Basically you want to sandwich the applique pieces between two pieces of stabilizer (as you can see in this picture.) Iron a piece of stabilizer on a large square (to the backside) and to a math symbol applique (on the good side,) make sure its centered (you can see my pencilmarks on the stabilizer measured out to make sure everything lines up) and use the basting spray to stick the applique to the square. Repeat this until all of your pieces are assembled.

In addition, draw a pencil line on top of your stabilizer where you’ll be stitching - you’ll want it to be about an eighth to a quarter inch from the edge of your applique. This line will provide a nice visual to help keep your applique straight.

image

So using a stretch stitch on your sewing machine (its the stitch that looks like three vertical lines right next to each other) stitch the pieces together, tear out all your stabilizer, and you should end up with something like this. Repeat until you’ve done all of the applique pieces.

And now, the real hard part is coming up. Thus far, its just been tedious and a little finicky, but not so bad you want to tear your hair out. Don’t worry, it gets worse.

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Line up everything on the base, basting spray it in place.

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IRON ON MORE STABILIZER (though I suggest doing a section at a time; it’ll want to lose adhesion because you’ll have to be moving it to much.)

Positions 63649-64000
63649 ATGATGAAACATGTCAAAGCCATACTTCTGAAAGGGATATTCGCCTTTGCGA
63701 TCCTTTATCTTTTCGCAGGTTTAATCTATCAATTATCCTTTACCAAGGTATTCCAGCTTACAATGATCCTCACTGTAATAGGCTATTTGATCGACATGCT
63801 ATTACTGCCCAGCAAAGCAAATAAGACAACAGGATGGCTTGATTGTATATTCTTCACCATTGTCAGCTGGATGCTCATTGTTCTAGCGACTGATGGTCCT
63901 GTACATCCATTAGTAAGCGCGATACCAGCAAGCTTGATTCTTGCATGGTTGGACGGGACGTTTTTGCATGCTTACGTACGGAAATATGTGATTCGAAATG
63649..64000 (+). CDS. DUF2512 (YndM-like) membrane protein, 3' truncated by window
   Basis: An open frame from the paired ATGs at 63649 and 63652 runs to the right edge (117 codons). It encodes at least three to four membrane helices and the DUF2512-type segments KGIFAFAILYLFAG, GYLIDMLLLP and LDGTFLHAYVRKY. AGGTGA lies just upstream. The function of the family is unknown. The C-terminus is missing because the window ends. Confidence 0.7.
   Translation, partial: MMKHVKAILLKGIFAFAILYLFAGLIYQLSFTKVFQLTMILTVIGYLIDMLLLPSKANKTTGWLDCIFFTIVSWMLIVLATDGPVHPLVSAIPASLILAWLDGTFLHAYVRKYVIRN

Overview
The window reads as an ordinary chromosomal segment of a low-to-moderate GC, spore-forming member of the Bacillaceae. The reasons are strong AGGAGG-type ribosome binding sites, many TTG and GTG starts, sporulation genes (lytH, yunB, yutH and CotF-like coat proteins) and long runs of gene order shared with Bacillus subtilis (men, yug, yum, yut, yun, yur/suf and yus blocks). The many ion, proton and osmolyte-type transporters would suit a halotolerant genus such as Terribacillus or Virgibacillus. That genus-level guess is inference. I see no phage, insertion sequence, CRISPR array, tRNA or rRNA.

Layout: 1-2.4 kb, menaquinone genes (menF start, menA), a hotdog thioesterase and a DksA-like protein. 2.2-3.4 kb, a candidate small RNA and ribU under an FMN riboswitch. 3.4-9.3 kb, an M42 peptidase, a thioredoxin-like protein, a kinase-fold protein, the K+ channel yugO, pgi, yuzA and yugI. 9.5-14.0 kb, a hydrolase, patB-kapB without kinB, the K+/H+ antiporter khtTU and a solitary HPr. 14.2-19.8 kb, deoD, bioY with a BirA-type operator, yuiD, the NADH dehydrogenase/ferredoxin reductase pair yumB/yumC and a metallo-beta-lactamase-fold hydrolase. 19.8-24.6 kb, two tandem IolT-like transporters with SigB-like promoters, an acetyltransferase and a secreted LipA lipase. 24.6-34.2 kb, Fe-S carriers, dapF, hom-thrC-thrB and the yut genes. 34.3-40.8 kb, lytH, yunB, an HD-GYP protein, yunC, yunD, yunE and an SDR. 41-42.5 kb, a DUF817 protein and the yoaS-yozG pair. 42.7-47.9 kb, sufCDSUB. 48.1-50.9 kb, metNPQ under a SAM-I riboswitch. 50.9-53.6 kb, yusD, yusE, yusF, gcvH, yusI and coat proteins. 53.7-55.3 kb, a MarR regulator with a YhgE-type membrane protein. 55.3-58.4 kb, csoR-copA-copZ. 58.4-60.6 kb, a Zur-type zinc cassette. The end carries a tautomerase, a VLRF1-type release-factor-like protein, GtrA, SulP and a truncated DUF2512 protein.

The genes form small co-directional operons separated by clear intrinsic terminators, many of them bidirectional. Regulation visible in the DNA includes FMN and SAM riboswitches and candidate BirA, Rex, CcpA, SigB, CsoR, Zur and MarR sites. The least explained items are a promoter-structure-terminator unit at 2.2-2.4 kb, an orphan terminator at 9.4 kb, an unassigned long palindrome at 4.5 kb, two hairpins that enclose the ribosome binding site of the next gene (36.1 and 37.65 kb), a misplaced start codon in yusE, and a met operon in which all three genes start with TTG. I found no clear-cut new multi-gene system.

Then stitch EVERYTHING down, repeating the stretch stitch method used on the applique above. Its going to take forever and its going to be annoying, because I’m willing to bet you don’t have a quilting machine and this much topstitching with this amount of fabric on a normal sewing machine is hell.

Don’t worry, I believe in you.

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As you can see, there’s a couple pieces on the diagonal bit that hang over. Trim them so they end properly (you’ll see how in the next piece)

image

Line, attach the waistband, and you should be done (with the skirt, at least.)

Good luck if you plan on doing Trish. I’m going to go out on a limb and say that, frankly, this is probably the hardest jojo costume I’ve done - there’s not a lot of fabric to it, but there are a lot of ridiculous details, repetitive stylings, and well… just look at it. So seriously, GOOD LUCK if you cosplay Trish!

fucking Christ. lothlin proving her superiority. god i love you